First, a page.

RUNNING BACK: B
LeGarrette Blount continues to have a nose for the goal-line, and on his second-quarter one-yard touchdown, he bowled through four defenders on his own to get there. He had three scores in all on the night, but as a group, there was almost nowhere to run. They averaged 2.9 yards per carry on 28 attempts. The assumption was that James White -- with Dion Lewis inactive -- would have a significant role in the passing game, as Shane Vereen did against the same scheme in Super Bowl XLIX, but White finished with just four catches for 32 yards.
TIGHT END: B+
That Gronkowski was still the team's go-to option with an injured lung -- likely a result of the hit from Thomas -- speaks to just how much faith they have in the 6-foot-6, 265-pounder. He finished with three catches for 56 yards. Though he clearly wasn't feeling like himself following the collision, the Patriots made use of their other athletic specimen at the position. Bennett came through with seven grabs for 102 yards and showed good chemistry with Brady on timing patterns near the sideline. Fullback James Develin, who we lump in with this group because he meets with them on a daily basis, had his best game of the year, winning his one-on-one matchups and clearing space for Blount on multiple occasions.
Like White, it was expected Edelman -- who was targeted 12 times in the Super Bowl against Seattle -- would play a bigger role on Sunday night. He had just two catches for 11 yards through the first half but was involved more as the game wore on (seven catches total for 99 yards). Edelman saw Richard Sherman in coverage at times, and Brady wisely looked for other options. Edelman's fumble in the fourth quarter was a killer. Other wideouts had little-to-no impact in the game. Hogan, who was dealing with a back injury, didn't factor into the stat sheet. Danny Amendola and Malcolm Mitchell had one grab each.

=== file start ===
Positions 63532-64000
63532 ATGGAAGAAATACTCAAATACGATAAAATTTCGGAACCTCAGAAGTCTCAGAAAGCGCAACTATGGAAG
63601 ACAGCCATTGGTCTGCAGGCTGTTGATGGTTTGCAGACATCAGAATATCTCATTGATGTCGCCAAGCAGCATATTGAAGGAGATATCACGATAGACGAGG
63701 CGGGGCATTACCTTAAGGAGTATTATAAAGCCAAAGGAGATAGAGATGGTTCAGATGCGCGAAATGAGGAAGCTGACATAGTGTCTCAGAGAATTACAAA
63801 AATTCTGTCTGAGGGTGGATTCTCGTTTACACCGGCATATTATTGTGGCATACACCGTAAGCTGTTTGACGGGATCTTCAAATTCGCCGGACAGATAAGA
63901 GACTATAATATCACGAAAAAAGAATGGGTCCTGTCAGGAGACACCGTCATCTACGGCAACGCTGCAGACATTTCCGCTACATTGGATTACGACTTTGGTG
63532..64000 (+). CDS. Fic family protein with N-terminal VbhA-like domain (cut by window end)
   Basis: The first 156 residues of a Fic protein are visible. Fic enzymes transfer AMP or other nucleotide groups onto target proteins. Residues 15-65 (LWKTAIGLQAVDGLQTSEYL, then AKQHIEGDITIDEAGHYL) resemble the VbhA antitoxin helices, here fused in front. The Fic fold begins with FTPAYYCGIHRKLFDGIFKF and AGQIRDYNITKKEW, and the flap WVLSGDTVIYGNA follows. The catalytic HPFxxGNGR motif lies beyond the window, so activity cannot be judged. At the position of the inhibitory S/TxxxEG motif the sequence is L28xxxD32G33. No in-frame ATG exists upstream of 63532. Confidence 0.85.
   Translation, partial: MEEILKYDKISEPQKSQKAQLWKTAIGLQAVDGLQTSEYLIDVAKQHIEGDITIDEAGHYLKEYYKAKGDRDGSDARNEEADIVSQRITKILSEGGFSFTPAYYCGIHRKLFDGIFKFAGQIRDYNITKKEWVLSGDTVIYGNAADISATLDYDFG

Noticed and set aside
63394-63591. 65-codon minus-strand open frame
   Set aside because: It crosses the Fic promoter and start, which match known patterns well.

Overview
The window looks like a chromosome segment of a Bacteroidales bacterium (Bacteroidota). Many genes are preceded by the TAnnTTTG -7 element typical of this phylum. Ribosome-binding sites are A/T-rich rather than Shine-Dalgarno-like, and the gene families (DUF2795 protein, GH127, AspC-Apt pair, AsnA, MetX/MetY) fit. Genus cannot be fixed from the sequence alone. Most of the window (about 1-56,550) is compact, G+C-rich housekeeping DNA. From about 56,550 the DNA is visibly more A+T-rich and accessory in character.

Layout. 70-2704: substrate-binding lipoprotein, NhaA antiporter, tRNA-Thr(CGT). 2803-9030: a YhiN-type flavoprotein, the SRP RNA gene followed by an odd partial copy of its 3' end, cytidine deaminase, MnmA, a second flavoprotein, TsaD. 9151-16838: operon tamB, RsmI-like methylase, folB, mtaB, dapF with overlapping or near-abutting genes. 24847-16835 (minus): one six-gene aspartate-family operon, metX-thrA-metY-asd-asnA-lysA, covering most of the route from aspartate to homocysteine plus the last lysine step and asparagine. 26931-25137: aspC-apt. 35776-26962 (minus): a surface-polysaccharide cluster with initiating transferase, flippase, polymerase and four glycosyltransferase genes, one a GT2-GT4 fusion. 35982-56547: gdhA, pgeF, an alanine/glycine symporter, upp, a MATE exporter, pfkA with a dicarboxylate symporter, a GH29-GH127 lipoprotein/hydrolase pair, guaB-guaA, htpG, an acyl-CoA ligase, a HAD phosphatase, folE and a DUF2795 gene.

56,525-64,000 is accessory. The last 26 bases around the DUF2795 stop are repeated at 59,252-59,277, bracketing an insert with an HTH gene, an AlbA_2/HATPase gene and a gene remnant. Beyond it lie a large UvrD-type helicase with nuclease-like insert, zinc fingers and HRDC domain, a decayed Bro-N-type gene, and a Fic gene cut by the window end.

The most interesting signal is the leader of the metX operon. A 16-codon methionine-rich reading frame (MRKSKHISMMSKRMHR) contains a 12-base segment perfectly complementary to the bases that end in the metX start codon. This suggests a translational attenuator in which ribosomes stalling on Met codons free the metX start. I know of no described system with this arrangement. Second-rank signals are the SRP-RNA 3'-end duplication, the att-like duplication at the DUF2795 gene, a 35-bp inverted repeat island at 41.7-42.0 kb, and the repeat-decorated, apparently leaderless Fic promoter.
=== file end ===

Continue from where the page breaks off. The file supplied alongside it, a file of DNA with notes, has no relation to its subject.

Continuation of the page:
OFFENSIVE LINE: C+
Dante Scarnecchia's unit's inability to gain traction in the running game made life difficult, but they did a solid job in protection with Seattle's top pass-rusher Michael Bennett sidelined. Belichick credited Shaq Mason and Marcus Cannon with their performances on the right side, though they combined to share responsibility for a sack. Cannon was also the responsible party for allowing Chancellor a free shot at Brady's knee. Nate Solder allowed a sack (which was more of an impressive play by Frank Clark than a miscue on his part) and two hits. Thuney allowed one hit and drew one penalty. It wasn't a perfect showing -- the final goal-line push was failed -- but Brady's protection wasn't the reason for their loss.
SPECIAL TEAMS: B-
Stephen Gostkowski continued his perfect stretch of kicks made, but he made a costly error by sending his first kickoff out of bounds. The Seahawks were given good field position to start and finished the drive with a field goal. Jones continues to have ball-handling issues as he fumbled a kick in the fourth quarter. Fortunately for him, Nate Ebner -- one of the team's best in the kicking game this year -- was Johnny on the Spot with the recovery. McClellin's blocked extra point bumps this grade into the 'B' range.